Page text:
Bullying and Middle School Students With and Without Specific Learning Disabilities: An Examination of Social-Ecological Predictors

Chad Allen Rose, Dorothy L Espelage, Lisa E. Monda-Amaya, Karrie A. Shogren, Steven R. Aragon

Research output: Contribution to journalArticlepeer-review

Abstract

The current study investigated demographic variables, sense of belonging, and social supports as predictors for involvement in bullying for students with specific learning disabilities (SLD) and students without disabilities. Although these student groups are characteristically different, results suggested involvement in bullying was invariant. However, gender, race, grade point average, and participation in extracurricular activities emerged as significant predictors for involvement in the bullying dynamic. In addition, increased peer social support was found to be the most significant predictor of decreased bullying, victimization, fighting, and anger for both students with SLD and students without disabilities. Educational implications include the suggestion that schools adopt multitiered antibullying programs that foster increased social supports and peer acceptance and incorporate targeted interventions for at-risk subpopulations of students.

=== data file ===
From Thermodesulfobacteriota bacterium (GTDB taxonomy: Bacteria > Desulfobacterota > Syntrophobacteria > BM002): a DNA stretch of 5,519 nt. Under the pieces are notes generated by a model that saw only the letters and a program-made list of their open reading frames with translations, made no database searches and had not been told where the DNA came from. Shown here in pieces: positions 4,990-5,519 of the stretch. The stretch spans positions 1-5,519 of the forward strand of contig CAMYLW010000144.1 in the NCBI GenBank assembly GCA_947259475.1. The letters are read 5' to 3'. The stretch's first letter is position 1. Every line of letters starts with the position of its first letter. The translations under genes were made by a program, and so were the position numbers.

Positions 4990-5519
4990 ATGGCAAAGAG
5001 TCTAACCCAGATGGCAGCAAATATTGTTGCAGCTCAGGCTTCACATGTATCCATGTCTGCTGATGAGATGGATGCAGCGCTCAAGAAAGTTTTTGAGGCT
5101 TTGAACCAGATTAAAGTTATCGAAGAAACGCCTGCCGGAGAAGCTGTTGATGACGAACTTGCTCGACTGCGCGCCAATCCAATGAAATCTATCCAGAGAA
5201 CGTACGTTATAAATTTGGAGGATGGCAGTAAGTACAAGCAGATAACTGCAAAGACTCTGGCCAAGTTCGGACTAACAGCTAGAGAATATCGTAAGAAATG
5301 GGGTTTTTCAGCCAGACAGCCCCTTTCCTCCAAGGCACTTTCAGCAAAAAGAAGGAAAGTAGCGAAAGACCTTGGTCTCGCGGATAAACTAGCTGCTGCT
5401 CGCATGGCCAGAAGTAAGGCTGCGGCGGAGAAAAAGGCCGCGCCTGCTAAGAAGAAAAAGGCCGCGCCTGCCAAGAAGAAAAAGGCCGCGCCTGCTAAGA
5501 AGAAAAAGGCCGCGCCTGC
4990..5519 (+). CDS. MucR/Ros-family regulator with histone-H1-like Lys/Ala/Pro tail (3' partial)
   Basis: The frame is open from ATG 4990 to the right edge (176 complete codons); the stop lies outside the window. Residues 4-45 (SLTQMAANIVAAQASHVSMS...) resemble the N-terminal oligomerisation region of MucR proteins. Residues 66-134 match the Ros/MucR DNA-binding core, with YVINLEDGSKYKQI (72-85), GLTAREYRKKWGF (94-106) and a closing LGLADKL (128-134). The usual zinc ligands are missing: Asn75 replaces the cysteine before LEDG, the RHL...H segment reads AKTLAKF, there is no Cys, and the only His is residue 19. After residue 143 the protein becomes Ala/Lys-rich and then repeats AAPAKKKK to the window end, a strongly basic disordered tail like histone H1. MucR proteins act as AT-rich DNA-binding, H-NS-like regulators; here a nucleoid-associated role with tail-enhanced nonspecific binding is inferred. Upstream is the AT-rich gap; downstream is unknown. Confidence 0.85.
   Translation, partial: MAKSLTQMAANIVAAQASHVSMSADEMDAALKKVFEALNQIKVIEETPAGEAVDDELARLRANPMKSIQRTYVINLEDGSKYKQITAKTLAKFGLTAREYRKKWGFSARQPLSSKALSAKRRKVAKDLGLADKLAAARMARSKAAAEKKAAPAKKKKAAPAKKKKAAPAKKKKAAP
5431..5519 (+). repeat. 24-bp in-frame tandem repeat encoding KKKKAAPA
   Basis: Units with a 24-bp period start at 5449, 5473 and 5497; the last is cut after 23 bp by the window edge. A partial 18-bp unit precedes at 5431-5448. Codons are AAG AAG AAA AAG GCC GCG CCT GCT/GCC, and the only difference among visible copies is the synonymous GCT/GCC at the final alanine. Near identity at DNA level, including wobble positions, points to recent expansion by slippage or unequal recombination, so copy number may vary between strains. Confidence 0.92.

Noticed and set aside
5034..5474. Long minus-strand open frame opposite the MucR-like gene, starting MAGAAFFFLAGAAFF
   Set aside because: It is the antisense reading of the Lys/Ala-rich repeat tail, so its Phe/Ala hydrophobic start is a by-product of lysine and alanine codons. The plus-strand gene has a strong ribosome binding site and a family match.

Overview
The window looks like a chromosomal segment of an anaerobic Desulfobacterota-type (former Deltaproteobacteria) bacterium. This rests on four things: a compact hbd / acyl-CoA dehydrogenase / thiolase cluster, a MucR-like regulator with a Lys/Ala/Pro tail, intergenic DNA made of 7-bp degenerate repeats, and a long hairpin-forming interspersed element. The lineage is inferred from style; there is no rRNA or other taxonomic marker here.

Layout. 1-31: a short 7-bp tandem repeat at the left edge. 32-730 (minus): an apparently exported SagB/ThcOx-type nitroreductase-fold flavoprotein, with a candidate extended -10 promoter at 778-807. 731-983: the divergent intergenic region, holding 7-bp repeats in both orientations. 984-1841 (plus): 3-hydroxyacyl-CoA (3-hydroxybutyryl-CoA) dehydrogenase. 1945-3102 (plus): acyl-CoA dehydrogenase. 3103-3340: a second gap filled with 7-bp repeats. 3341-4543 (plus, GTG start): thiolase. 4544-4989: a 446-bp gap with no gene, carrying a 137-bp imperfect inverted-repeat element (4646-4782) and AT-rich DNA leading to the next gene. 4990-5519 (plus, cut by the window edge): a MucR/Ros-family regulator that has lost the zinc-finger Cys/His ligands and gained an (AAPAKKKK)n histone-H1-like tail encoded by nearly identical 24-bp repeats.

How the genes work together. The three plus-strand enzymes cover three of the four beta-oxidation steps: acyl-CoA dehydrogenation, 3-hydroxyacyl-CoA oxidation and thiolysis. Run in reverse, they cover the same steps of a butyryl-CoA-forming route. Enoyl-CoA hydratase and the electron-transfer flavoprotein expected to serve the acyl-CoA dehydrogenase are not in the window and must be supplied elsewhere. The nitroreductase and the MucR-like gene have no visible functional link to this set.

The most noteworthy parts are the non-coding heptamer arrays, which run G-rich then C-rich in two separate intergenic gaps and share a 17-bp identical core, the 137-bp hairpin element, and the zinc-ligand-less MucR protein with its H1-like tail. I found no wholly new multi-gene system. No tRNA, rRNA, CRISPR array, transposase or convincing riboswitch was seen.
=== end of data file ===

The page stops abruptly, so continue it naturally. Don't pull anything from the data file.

Original languageEnglish (US)
Pages (from-to)239-254
Number of pages16
JournalJournal of Learning Disabilities
Volume48
Issue number3
DOIs
StatePublished - May 9 2015
Externally publishedYes

Keywords

  • behavior issues
  • peer relations
  • social-emotional

ASJC Scopus subject areas

  • Health(social science)
  • Education
  • General Health Professions

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